Showing up unannounced at a bank is not a good strategy.

As reported cases proliferated in Montgomery County, WSFS has shut its 91 branches to most visitors while keeping 72 drive-up windows open.

Lots of people are seeking help. Restaurants, hotels and other businesses have made “unprecedented" requests for loan payment relief, noted WSFS’s Levenson.

PPP loans, targeted to enterprises with as many as 500 people, are designed “to give them enough to pay their people, and keep operations going.”

“If we can get some cash out so workers can live their lives and get food on the table, and small-business owners can get relief on those payments, that will go a long way to get relief on those payments," Levenson said. “And if we can get some cash [to workers] to live their lives and put food on the table, that will go a long way to getting us on the other side of this thing.”

How are lenders responding to the pain out there?

“We’re doing the things you would expect: payment deferrals, listening to members, making sure they are comfortable with their obligations," said Anthony Silvi, chief lending officer at Ardent Credit Union, who weathered the banking crises of the late 1980s and 2000s.

He is training lenders to do workouts on delinquent loans, and hoping that 60- to 90-day grace periods will be long enough to prevent default. “A lot of members have just lost their incomes. They have been told they are ‘nonessential.’ They aren’t emotional, they are trying to take this in stride, they are optimistic they can move forward.

“We are looking at more than a couple weeks to get them through a rough patch. We have a financial counseling service to talk about budgeting, how to stretch a dollar. We have a lot of real estate loans on the books, a lot of car loans, the biggest payments people have. They are concerned we’ll take their car. But we will work with you.”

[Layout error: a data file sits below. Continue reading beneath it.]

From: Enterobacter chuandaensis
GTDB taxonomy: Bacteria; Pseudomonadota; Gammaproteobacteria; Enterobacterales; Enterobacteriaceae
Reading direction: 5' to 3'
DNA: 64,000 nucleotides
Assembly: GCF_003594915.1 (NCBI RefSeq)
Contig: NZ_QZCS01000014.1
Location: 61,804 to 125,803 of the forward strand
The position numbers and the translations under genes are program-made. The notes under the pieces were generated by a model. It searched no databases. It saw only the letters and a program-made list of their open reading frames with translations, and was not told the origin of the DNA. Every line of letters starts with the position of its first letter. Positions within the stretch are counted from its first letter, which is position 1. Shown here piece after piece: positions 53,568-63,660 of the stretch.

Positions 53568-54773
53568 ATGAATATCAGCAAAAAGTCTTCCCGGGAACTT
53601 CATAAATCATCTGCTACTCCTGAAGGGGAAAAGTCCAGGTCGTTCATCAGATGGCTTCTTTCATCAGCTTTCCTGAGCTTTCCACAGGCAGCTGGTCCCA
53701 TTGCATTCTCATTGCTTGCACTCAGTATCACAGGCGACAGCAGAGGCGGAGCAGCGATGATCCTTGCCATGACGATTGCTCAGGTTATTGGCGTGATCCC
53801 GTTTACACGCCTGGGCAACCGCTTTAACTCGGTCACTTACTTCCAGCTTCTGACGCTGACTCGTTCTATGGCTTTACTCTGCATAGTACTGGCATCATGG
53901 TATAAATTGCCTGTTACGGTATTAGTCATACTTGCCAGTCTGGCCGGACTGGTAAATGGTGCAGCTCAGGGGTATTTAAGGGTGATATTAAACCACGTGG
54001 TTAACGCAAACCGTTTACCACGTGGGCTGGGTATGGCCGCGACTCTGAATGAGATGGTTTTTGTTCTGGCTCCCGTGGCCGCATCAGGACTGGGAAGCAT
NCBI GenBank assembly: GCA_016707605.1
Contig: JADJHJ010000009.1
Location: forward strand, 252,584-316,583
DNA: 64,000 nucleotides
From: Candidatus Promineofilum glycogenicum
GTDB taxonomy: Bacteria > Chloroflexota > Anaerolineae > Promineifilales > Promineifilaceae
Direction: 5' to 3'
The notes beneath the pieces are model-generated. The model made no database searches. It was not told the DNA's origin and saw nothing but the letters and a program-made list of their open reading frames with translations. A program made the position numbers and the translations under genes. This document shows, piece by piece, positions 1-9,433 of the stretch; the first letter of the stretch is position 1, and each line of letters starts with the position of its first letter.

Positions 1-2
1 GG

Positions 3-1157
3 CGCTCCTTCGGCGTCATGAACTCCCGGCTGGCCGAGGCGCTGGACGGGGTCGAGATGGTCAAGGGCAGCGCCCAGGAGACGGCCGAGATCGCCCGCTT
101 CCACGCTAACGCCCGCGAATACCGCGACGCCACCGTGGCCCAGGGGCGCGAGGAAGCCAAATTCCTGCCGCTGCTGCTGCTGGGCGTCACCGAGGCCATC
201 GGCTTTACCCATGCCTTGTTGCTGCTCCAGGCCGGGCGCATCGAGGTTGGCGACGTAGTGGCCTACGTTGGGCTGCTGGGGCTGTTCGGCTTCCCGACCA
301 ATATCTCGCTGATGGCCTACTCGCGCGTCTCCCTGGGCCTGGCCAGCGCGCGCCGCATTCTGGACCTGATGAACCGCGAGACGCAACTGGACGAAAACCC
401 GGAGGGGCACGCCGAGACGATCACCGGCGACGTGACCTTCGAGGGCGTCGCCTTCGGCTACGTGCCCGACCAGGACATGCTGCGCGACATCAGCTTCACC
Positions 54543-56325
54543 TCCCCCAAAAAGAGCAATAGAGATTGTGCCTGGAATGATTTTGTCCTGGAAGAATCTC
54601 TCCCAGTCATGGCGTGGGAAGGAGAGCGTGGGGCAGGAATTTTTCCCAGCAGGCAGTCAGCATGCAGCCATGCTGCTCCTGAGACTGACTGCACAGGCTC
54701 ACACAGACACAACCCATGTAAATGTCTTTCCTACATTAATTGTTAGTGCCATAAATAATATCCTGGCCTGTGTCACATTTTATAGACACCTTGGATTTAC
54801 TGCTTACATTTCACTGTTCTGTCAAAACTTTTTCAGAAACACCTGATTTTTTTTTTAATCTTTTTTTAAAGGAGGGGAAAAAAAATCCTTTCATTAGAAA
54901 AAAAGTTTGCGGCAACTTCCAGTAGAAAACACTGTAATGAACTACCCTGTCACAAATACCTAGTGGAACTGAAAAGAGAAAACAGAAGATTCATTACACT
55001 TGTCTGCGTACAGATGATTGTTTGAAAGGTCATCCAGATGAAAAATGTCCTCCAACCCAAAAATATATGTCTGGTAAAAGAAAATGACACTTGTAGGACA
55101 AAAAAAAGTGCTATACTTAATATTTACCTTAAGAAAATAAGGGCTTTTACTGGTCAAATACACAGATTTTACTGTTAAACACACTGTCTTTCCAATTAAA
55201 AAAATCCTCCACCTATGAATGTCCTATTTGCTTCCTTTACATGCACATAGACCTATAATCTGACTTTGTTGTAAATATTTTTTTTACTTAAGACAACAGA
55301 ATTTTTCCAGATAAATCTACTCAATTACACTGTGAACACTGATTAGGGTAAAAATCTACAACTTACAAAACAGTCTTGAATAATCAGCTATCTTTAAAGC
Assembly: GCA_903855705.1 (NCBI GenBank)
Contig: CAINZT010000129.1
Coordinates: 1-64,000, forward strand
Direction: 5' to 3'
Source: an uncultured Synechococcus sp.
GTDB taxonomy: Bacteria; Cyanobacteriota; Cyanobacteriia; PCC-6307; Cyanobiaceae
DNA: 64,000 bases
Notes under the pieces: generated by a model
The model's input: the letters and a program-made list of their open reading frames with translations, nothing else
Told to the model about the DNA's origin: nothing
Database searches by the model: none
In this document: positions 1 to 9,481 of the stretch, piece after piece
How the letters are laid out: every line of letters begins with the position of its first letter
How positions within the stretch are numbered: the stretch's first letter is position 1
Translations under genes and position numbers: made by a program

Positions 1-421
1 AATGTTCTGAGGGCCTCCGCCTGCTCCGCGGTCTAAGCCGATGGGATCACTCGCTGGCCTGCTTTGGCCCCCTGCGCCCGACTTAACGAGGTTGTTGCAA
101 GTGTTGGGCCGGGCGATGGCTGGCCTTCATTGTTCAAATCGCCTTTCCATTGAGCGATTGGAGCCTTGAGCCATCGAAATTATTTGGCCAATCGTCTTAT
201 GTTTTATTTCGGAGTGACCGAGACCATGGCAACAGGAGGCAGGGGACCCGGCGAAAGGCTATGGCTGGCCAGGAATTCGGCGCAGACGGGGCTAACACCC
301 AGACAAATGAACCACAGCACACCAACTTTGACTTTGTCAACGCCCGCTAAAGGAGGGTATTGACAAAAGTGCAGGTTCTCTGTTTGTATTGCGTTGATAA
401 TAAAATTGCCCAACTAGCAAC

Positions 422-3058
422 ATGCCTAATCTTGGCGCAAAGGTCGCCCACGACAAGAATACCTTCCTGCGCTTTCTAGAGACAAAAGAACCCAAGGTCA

What will the economy look like at the other end of this pandemic?

The CARES Act is giving the U.S. government a bigger role in the U.S. economy — which, economists at IHS Market in Boston and Philadelphia predict, could shrink a scary 5 percent-plus this year.

“The nation will come out of the Covid-19 period owing far more,” warned Richard X. Bove, a longtime bank analyst at Odeon Capital Group in New York.

He said analysts worry that the cost of recovery will cause price inflation. Prices tend to rise when the government prints more money without companies making more goods and services to buy it with.

Given the shortages in everything from surgical-mask fabric to drugs to rubbing alcohol, Bove also expects that the Trump administration will double down on its anti-trade policies, raising consumer costs in an effort to reenergize U.S. manufacturing.

And that could translate to more investment and jobs in the U.S., said OceanFirst’s Maher. He noted that Johnson & Johnson said Monday that it is accepting up to $1 billion in federal funds to develop a coronavirus vaccine — with a stipulation that the proposed $450 million vaccine production factory be built in the U.S. Maher hopes that it’s in New Jersey or Pennsylvania: “That’s where our customers are.”

Where can I go for help?

Application for the PPP program, which can be filed by banks that make SBA loans (be careful who you are giving private information to) can be downloaded at the U.S. Treasury website at

More on CARES Act programs: